28 April 2023
Author Livi Michael passes on her top tips for when self-doubt threatens to derail your process
8.00 Monday morning.
It’s raining. Hard. I have an article to write which has been commissioned and a novel which has not. My thoughts about the novel go something like this: It’s not working. There’s no point. No one will publish it anyway. If it is published no one will read it…
My thoughts about the article: Why on earth did I say I’d write it? Why did I agree to that deadline? Why did I think I had something to say…
Other, random thoughts include: I really hope the roof doesn’t leak again. Should I make some more toast?
On such days, I’m more likely to write the article than the novel, because it seems easier to respond to external pressure than internal drive (what drive?)
Sadly, I’m most likely to make toast.
The chances are you will recognise this scenario – you are a writer after all. Perhaps, however, you thought that professional writers don’t have these thoughts, or that one day you would arrive at a point of professionalism where you will rise above all doubts and prevarications.
I’m here to tell you that won’t happen.
This year it will be 40 years since I published my first short piece of writing, 31 years since my first novel was published, and I still have days like this. During the writing of my 20th novel, Reservoir, I had a lot of them, in fact. I wrote it during lockdown (not the most positive phase of my life!) and I had just had several other pieces of writing rejected.
In the years since I first published, many things have changed in the writing world, but my top tip for aspiring writers remains the same: never let the way you feel dictate whether you write or not.
It can be useful to examine the way you feel, and the kinds of things your mind is telling you, rather than just accepting them. What actually lies behind the stream of negativity and self-doubt?
Buddhist writings suggest there are five hindrances to spiritual progress: Sensory desire; ill-will; sloth-and-torpor; restlessness-and-worry; uncertainty, or sceptical doubt. If we substitute the word ‘writing’ for ‘spiritual’, this list reads like a template for every writer’s experience of a bad writing day.
For the writer, the common factor behind each of these five hindrances is usually a loss of confidence, in themselves or in the writing process. Behind the toast-munching-refusing-to-get-dressed-computer-avoiding behaviour that typifies a bad writing day, lies a writer on the brink of a confidence abyss.
But what can be done about it?
The short answer is nothing. These days will happen. It is often, to misquote several terrible science fiction films, futile to resist.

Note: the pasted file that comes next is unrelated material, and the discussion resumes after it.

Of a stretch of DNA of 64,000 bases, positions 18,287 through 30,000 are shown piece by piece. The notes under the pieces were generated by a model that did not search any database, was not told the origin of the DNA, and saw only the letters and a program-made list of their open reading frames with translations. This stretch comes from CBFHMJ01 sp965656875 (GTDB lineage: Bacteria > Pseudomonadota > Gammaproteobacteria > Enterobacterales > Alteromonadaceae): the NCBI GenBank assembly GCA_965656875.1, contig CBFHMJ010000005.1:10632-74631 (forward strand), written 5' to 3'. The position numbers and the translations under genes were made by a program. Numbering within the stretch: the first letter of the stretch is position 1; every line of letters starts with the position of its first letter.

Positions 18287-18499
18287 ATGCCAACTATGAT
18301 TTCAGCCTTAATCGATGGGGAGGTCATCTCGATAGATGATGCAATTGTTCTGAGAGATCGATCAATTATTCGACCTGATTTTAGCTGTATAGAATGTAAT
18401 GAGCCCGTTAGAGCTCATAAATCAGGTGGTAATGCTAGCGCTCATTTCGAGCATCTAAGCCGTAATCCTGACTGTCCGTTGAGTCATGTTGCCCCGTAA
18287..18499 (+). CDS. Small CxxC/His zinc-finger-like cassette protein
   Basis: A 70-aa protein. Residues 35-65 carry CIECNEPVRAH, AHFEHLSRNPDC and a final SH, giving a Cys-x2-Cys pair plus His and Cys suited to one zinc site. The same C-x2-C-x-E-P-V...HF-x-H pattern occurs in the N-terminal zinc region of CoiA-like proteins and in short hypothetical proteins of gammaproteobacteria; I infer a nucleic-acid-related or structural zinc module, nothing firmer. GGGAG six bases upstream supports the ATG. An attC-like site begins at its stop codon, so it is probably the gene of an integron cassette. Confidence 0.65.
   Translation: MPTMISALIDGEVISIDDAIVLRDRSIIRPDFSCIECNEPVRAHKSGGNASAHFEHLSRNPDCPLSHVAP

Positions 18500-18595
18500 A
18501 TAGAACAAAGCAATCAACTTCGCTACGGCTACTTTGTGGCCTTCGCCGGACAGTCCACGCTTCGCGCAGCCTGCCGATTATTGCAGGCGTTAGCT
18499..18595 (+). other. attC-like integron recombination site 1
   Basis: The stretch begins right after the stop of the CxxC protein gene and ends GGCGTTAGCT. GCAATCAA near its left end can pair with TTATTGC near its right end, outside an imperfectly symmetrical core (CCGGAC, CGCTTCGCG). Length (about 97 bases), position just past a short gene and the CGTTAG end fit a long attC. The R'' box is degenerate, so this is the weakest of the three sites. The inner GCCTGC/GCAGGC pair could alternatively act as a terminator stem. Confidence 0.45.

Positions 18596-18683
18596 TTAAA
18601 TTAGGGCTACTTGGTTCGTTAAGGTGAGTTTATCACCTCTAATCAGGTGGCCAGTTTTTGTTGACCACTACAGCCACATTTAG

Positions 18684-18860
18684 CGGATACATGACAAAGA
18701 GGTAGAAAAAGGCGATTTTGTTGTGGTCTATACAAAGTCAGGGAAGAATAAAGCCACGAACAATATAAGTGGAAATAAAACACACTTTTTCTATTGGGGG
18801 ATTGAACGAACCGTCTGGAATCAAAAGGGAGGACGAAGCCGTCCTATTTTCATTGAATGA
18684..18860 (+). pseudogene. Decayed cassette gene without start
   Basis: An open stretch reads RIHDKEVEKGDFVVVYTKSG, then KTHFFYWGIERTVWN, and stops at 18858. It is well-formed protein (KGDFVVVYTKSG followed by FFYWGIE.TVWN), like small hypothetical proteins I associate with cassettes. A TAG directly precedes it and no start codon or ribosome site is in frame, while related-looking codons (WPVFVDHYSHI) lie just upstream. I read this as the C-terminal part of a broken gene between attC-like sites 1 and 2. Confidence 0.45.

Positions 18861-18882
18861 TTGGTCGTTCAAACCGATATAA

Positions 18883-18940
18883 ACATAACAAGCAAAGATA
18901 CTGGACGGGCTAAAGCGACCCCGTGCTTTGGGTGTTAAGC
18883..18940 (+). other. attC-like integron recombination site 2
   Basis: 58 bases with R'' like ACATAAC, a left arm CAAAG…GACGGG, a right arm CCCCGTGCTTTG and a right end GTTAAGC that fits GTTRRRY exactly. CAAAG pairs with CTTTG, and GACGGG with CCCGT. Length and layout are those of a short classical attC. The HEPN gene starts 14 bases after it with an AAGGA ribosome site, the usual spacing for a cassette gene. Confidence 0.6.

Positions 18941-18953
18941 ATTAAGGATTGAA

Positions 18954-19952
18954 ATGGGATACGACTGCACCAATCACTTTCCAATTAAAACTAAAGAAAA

But what you shouldn’t do is act on it.
The trick is to allow these self-critical, negative thoughts to exist without allowing them to determine what you do. In much the same way as the rain exists, but it needn’t ruin your day.
Why? because the part of your brain responsible for the creative process will continue to function anyway. There is scientific evidence for this.
My main character in Reservoir, Hannah, is a psychotherapist with a specialist interest in neuroscience. Current neuroscientific research suggests that creativity cannot be confined to any one part of the brain (left or right, for instance) but there do seem to be specific networks involved in creative function. While it is not known exactly how these networks can be stimulated into productive action, it is equally difficult to ‘switch them off’.
They will work, if you give them even the smallest chance.
In her excellent TED talks, the writer Elizabeth Gilbert says that we all have a ‘creative genius’ in our brains, however hard this may be, on certain days, to believe. The main thing she has learned about the writing process is that ‘your job is just to show up’, in order to allow it to do its work.
That’s what I did, when writing Reservoir. I ‘showed up’ at my writing desk, in front of my computer, despite all the angry, negative or self-defeating voices in my head. I didn’t always get very far, but sometimes I was surprised by what I could do in the course of a short session. Presumably, that was those creative networks kicking in.
Whatever it was, in the end, it worked. Reservoir is both finished and published!
My favourite quote about the creative process is not about writing at all, but art. Vincent Van Gogh once said, If you hear a voice within you say, 'you cannot paint,' then by all means paint, and that voice will be silenced.’
Sometimes the act of showing up at your desk or kitchen table, or wherever else you write, will be enough to silence that voice.
Writers are individuals, and there's no such thing as a one-size-fits-all writing process. Create a writing process that works for you, says author Jessie Greengrass.